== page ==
- Service Features and Quality - An Internet payment service can save merchants money and time with a proven technology that provides security, reliability, and built-in, easy-to-use features.
- Integration with Storefront Technology - The less technical integration needed between the storefront software application and the Internet payment service, the smaller the effort required to enable the merchant to take Internet payments, and the greater the effort invested in selling.
- Relationship with Merchant's Financial Institution - It is important that the Internet payment service and the merchant's bank operate effectively together so that they can be responsive to the merchant's business and support needs.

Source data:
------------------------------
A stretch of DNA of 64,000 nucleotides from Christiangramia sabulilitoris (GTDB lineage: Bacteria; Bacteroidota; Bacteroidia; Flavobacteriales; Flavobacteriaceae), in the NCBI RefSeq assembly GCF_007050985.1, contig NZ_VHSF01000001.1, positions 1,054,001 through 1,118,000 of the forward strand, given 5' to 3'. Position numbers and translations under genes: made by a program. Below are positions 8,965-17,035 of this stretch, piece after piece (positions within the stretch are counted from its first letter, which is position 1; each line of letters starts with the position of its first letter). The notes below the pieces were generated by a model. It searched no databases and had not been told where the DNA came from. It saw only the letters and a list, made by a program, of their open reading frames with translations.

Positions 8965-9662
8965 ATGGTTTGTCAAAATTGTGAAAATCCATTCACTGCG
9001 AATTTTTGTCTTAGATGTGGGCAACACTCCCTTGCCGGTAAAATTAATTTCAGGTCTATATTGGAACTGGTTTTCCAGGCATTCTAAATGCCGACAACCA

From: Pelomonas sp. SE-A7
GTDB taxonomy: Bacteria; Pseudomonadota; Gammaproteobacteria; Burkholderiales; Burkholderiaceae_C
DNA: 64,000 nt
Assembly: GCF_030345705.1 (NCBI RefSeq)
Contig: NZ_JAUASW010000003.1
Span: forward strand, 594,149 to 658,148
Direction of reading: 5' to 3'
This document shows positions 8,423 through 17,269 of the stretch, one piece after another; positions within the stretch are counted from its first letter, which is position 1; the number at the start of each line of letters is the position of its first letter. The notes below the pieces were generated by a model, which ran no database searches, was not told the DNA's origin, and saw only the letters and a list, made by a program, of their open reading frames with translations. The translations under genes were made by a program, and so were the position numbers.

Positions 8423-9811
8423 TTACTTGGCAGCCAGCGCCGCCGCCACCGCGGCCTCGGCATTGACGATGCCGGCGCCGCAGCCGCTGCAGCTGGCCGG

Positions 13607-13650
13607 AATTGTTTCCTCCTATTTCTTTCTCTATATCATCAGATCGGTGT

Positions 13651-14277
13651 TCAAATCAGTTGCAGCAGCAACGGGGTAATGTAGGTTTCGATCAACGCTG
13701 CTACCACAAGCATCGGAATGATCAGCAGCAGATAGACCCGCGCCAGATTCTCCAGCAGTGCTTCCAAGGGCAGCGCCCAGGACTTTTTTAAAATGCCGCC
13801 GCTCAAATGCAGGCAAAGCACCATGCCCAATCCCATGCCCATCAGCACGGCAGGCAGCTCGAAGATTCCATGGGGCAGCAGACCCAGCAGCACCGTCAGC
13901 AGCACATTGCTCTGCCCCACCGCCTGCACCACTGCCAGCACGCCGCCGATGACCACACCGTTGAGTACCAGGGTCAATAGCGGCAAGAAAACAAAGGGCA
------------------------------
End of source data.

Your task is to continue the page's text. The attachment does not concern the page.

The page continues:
Merchant credit card accounts - The basics
Each Merchant Needs a Merchant Credit Card Account: Just as in the physical world, a merchant on the Internet needs to establish a merchant account with an acquiring financial institution in order to accept credit cards. Even if a merchant already has a merchant account, they may not have the type of account required for accepting transactions over the Internet. The merchant account setup process can take anywhere from 48 hours to 14 business days to complete. So move quickly on this task, as it is among the most critical to the success of the Web store. There are two types of merchant accounts for accepting credit cards: